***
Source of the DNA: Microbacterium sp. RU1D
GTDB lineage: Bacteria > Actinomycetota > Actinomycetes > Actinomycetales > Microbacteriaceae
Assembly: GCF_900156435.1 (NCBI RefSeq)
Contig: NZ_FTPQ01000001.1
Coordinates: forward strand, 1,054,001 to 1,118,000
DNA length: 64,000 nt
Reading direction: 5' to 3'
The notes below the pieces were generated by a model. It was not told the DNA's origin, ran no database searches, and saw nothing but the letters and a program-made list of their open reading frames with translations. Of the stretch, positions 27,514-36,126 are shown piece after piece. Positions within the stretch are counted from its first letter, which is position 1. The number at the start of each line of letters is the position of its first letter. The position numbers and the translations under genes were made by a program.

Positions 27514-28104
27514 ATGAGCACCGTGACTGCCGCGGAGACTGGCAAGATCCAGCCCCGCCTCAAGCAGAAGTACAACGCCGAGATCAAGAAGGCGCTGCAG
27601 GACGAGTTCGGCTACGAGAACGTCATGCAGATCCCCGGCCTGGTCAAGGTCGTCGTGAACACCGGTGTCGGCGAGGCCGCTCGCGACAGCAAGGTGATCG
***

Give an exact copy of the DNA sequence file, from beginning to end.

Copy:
Source of the DNA: Microbacterium sp. RU1D
GTDB lineage: Bacteria > Actinomycetota > Actinomycetes > Actinomycetales > Microbacteriaceae
Assembly: GCF_900156435.1 (NCBI RefSeq)
Contig: NZ_FTPQ01000001.1
Coordinates: forward strand, 1,054,001 to 1,118,000
DNA length: 64,000 nt
Reading direction: 5' to 3'
The notes below the pieces were generated by a model. It was not told the DNA's origin, ran no database searches, and saw nothing but the letters and a program-made list of their open reading frames with translations. Of the stretch, positions 27,514-36,126 are shown piece after piece. Positions within the stretch are counted from its first letter, which is position 1. The number at the start of each line of letters is the position of its first letter. The position numbers and the translations under genes were made by a program.

Positions 27514-28104
27514 ATGAGCACCGTGACTGCCGCGGAGACTGGCAAGATCCAGCCCCGCCTCAAGCAGAAGTACAACGCCGAGATCAAGAAGGCGCTGCAG
27601 GACGAGTTCGGCTACGAGAACGTCATGCAGATCCCCGGCCTGGTCAAGGTCGTCGTGAACACCGGTGTCGGCGAGGCCGCTCGCGACAGCAAGGTGATCG